KICKS KUDOS CASH: Celebrating two years of freelancing

Two years ago I was made redundant and I’ve learnt so SO much in the past 24 months. More than I could’ve ever imagined. And far more than I would have if I was still working in full-time travel PR. That doesn’t mean to say it’s been easy though. I am constantly hustling (I met a client at my cousin’s 21st birthday party).

But now I know my own self-worth and have discovered that variety and creativity are the two most important factors in my career. Although I shout about the wonders of freelance life, it can be tough. This April (2019) was my quietest month yet (definitely down to Brexit) and I was worried. Now, things are ramping up for the summer.

There are times I find it totally overwhelming. Right now I’m managing four inboxes and have worked from 6am quite a few mornings this month. I’m constantly learning how to juggle things, when to say no, how to put stronger boundaries in place.

If you’d like to meet up to chat about any of the below (tips for me, advice from me, someone to moan to), drop me an email.


What I’ve learnt

  • A friend once told me that a project must fit into one (ideally two or three) of these categories: KICKS, KUDOS OR CASH. If something comes to me, I ask myself why I’m really doing it. If I’m unsure whether to take it on, I try to sleep on it (if I can!)
  • Sometimes people just need someone who’s available and can deliver on time. Easy as that. There are a few brands/publications who I’d drop everything for and hit the ground running that day if needed. 
  • My Instagram has transformed into a place where I share my work and it’s so important. I’ve got commissions and ideas and freelance support from there. I see the platform as my work/life scrapbook and Twitter as a backlog of useful articles.
  • This is nothing new but it’s true what they say: make yourself an expert in something. I’ve worked with a lot of wellness brands and I know the industry inside-out. I have spoken on panels, been quoted in a wellness marketing 101 manual and I’m now looking to review yoga retreats on a regular basis.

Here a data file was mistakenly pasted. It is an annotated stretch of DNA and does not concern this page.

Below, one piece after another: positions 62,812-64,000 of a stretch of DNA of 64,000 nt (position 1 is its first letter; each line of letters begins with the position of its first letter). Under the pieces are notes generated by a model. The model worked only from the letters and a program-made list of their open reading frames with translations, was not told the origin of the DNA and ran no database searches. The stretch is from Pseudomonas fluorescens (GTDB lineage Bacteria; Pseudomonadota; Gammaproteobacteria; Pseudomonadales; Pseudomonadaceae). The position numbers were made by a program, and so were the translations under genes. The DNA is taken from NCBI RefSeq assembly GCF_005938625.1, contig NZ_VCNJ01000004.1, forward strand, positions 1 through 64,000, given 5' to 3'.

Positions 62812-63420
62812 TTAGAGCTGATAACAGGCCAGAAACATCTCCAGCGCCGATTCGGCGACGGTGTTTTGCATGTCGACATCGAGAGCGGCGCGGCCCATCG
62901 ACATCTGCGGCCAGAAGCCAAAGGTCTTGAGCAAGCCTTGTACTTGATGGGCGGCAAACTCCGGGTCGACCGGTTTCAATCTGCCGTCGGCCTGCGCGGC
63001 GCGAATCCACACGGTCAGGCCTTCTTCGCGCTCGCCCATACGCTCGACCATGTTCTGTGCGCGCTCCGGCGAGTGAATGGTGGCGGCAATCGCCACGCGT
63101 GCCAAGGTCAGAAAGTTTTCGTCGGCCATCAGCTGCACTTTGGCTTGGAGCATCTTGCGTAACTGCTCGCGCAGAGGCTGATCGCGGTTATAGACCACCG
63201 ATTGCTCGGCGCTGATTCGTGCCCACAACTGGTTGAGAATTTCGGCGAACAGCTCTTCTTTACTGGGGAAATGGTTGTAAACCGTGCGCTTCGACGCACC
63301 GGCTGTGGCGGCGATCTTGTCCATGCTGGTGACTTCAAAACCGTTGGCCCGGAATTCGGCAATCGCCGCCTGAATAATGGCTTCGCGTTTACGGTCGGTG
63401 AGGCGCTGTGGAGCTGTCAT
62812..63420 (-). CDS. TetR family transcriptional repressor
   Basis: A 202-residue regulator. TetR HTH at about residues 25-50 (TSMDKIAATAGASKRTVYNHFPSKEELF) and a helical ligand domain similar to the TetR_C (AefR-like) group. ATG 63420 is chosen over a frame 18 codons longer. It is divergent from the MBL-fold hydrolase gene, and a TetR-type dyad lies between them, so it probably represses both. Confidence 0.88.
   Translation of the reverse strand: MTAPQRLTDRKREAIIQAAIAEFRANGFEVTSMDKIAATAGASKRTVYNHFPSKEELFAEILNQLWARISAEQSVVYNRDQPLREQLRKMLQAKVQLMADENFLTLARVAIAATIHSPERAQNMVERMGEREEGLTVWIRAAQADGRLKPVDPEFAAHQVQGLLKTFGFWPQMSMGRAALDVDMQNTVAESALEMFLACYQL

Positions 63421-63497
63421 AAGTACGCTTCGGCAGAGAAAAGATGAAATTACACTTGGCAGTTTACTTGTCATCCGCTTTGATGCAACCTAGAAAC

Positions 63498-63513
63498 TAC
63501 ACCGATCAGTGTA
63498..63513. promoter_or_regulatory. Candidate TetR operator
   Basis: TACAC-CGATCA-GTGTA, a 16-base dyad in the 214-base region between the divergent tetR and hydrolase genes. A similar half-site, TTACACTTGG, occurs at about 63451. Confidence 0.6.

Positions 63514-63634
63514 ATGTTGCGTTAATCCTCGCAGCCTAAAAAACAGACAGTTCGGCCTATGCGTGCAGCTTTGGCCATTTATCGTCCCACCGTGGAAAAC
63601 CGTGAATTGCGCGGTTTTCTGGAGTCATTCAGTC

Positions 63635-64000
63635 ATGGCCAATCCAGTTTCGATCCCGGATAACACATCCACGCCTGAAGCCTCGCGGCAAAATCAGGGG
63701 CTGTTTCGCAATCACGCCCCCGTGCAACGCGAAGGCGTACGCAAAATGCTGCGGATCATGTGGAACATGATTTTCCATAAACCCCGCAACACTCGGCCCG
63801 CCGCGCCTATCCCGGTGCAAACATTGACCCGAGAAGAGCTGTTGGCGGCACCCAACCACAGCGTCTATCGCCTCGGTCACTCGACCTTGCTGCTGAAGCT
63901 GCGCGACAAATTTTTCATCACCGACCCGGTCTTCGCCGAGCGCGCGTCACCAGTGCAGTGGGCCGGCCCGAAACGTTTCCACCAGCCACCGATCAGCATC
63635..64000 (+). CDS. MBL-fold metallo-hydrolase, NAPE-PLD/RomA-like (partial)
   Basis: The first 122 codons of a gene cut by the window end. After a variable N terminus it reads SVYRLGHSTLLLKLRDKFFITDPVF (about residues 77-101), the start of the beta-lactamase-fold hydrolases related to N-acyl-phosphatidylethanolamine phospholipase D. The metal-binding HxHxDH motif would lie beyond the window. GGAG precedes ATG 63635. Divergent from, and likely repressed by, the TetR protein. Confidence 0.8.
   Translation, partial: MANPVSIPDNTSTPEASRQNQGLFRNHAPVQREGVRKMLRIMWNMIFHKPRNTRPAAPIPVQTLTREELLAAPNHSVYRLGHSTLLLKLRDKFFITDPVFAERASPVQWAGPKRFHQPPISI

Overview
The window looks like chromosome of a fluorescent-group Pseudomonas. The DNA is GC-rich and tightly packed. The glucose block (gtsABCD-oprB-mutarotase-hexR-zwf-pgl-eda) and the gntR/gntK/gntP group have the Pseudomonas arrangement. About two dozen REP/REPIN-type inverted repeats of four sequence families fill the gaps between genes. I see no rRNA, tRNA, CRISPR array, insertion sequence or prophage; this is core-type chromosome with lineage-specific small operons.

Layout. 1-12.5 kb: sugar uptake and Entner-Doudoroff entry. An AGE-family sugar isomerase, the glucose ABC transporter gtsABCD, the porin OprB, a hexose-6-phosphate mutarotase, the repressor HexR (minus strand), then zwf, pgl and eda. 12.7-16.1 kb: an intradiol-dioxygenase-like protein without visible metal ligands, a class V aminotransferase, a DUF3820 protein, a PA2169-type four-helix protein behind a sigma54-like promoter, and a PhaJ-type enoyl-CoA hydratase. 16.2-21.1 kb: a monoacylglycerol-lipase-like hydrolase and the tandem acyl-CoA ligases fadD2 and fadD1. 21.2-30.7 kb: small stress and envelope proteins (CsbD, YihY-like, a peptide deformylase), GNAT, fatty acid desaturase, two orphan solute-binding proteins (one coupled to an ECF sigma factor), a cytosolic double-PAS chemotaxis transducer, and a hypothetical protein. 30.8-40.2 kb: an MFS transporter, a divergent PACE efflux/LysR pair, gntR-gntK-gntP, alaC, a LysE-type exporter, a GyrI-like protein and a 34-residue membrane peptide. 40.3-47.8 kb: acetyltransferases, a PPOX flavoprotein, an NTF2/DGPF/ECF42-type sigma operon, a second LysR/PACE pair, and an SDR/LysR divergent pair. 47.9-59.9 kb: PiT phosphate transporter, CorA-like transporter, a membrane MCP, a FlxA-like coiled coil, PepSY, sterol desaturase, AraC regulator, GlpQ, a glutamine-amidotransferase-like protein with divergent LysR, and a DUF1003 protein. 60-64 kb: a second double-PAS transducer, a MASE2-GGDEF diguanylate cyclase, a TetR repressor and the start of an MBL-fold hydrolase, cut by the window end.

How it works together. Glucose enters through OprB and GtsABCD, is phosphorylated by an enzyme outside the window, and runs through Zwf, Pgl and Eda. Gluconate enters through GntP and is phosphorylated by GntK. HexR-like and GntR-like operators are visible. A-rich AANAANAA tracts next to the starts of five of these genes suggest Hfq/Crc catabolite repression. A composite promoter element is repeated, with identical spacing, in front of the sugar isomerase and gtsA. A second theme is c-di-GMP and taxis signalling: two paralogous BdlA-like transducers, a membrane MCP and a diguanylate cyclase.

• Job titles mean nothing. I change it depending on who I’m talking to and the work I’m looking for. I generally call myself a copywriter/journalist (the balance between these two shifts all the time) but I do still take on PR consulting work now and again.
  • The importance of give and take. If I’m bogged down with work I pass it on. Freelancing can be lonely so it feels good to share.
  • I miss colleagues so I’ve made my own. Mostly I work from home by myself but like to do days (around once a week) with a freelance friend. I find I’m happier on these days.
  • I’m open to hearing about most industries (I’m a curious soul) as long as the project has a creative angle. However, I’ve defined my specialisms into: travel/hospitality (tourism boards, hotels, restaurants, food/drink), wellness/lifestyle (yoga studios, fitness brands, automotive, fashion) and art/design (architecture firms, galleries, museums, co-working spaces). It helps to narrow it down so that when something perfect comes along, I have specific examples I can show.


Some quick tips

  • Doesn’t have to be complicated – just portfolio work and client list.
  • Send your CV and portfolio to everyone and anyone you’ve ever worked with. You never know. 
  • Be open minded when you’re building your portfolio and client base. At the beginning I worked with law firms, game brands, recruitment businesses… The wider the web, the more clients you have on your books, the more selective you can be in the future.
  • Join and keep an eye on the Facebook Freelance PR/media/journalist groups and even write a little intro. I got SO much work from these at the start.  
  • When contacting marketing/design/ad agencies with a CV, say you love the look of their stuff. Make it seem like *you* chose *them*. There are hundreds in London and I find the boutique ones are really receptive to cold emailing. Their in-house teams are smaller so they are more likely to need immediate support than the big guys. 
  • Keep on top of trends – I subscribe to A LOT of newsletters. Courier, If You Could (creative industry job listing), Women Who and Creative Mornings are my favourites.
  • Put an OOO on when you’re abroad and make it personal to spark conversation. Some of my previous: “I’m currently in Canada writing for The Week and trying not to freeze” or “I’m currently in Italy on a Call Me By Your Name themed press trip.” It might be relevant to something they’re working on. 
  • This also applies when you’re contracting. When I was working with Casio I explained I couldn’t reply in my OOO as I was booked. People asked me about it. Also shows the client you’re dedicated to them and them only on that day.
  • Sign up to Sian Mendes freelance writing jobs bulletin – it’s amazing.
  • Go to a variety of events. Recents include The Dots portfolio masterclass at Shoreditch House (where I met people like Adidas and It’s Nice That), a HER Europe women only networking event and the launch of Courier’s newspaper. I was commissioned by them the following week. In-person introductions really work.